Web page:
ATLANTA — Lawmakers said Thursday they've abandoned plans to reinstate the state sales tax on groceries but still want to lower Georgia's personal income tax rate to at least 4.5 percent.
Top Republicans said they are nearing an agreement on an overhaul of the state tax code. But the plan being hammered out Thursday as the legislative session winds to a close scales back the sweeping recommendations released in January by a legislative advisory council.
The agreement shaping up would slap taxes on a number of goods and services, including auto repairs and the person-to-person sale of cars.
But they are scrapping plans to tax things like Girl Scout cookies, haircuts and veterinarian visits, which had faced fierce resistance from voters.
"Frankly, we've heard from some folks back home," said state Rep. Mickey Channell, chairman of the Joint Commission of Georgia Revenue Structure.
The revised tax overhaul was still being hammered out to ensure it's revenue neutral — meaning the changes overall would not add or subtract from the total taxes the state takes in.
Channell said a bill could be ready by Monday.
Last year, legislators created a special commission to study the state's outdated tax code. Members spent months traveling the state and issued a set of recommendations in January that included boosting the tax on cigarettes and replacing the 4 percent state sales tax on groceries.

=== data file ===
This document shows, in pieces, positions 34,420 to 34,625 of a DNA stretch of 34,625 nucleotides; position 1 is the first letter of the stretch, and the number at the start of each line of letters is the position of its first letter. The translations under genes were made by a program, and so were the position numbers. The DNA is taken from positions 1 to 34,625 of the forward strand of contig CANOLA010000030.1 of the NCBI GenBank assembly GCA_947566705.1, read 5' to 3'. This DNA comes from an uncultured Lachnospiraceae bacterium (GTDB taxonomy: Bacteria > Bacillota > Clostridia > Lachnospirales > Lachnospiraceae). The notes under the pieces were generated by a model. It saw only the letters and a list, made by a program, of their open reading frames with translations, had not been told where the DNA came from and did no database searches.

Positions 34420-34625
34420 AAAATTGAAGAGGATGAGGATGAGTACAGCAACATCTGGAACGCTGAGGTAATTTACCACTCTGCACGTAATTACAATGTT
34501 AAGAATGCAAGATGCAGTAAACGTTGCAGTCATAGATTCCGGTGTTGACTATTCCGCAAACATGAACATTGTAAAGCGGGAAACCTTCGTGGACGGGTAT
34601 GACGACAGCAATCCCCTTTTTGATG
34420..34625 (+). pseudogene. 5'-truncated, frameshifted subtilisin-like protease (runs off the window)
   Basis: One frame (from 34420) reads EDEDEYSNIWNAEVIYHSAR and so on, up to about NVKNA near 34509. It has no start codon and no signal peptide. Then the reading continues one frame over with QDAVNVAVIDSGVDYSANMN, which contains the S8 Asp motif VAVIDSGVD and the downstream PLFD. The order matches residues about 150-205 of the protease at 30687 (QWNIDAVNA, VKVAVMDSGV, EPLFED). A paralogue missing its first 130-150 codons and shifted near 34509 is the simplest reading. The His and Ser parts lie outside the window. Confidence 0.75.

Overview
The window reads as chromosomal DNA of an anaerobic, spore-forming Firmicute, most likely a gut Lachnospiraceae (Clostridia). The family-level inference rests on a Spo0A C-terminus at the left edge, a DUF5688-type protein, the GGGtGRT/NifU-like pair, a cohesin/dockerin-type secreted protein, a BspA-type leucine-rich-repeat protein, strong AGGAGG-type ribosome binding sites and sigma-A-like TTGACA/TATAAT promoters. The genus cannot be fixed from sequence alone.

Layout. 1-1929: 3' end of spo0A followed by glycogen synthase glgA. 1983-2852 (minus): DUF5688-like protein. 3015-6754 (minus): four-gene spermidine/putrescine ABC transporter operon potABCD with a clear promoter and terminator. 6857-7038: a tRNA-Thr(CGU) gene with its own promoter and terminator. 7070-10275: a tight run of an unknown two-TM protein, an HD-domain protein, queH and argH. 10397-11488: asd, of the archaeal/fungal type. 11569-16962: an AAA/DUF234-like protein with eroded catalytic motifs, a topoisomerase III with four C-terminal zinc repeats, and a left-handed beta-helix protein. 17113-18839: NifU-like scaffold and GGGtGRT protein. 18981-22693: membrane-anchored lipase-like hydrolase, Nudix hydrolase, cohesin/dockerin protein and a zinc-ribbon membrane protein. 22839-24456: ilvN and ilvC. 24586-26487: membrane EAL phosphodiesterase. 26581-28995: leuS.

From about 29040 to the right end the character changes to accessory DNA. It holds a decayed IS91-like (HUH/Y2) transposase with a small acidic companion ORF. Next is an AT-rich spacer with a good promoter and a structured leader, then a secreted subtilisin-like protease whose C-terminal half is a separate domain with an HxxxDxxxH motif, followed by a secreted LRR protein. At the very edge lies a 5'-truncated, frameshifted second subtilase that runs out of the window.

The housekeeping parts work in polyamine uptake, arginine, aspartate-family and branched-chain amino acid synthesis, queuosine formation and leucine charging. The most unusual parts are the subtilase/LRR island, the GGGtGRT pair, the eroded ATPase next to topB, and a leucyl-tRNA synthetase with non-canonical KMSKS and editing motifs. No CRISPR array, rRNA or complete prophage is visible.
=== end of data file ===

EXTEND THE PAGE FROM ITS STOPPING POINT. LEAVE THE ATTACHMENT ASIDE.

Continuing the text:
But the idea of reinstating the grocery tax was wildly unpopular in the Republican-led House and Senate, where some members campaigned on promises not to raise taxes.
On the income tax front, GOP legislators said that by lowering the personal income tax from 6 percent to 4.5 percent, the state would be more competitive with neighboring Florida and Tennessee, which have no personal income tax.
But the overall income tax revenue would not drop. Instead, the state would cap itemized personal deductions on those who earn more than $100,000 a year.
Among the other issues on which Republican lawmakers appeared to have reached consensus:
— eliminating the sales tax on energy used in manufacturing
— creating a uniform, statewide communication service tax of 7 percent, replacing a patchwork of taxes and fees currently being charged.
— eliminating the exemption on retirement income of more than $35,000 for senior citizens.
One proposal that appeared to be dead, at least for now, is a reduction in the state's corporate income tax, a key campaign pledge of Gov. Nathan Deal last year.
A Deal spokesman said lawmakers were recommending some other proposals that Deal supports.
"The governor campaigned on tax reforms that would rev the state's economic engine, make our state's business tax climate more competitive and lessen the burden on Georgia families," spokesman Brian Robinson said.
Lawmakers on Thursday also dismissed the tax council's recommendation to hike the sales tax on cigarettes by 37 cents a pack.
House Democratic Leader Stacey Abrams on Thursday asked if the revenue estimates being used by lawmakers to draw up the plans were accurate.
"I am confident our estimates are conservative and are sustainable," House Majority Leader Larry O'Neal replied.
Georgia General Assembly: www.legis.ga.gov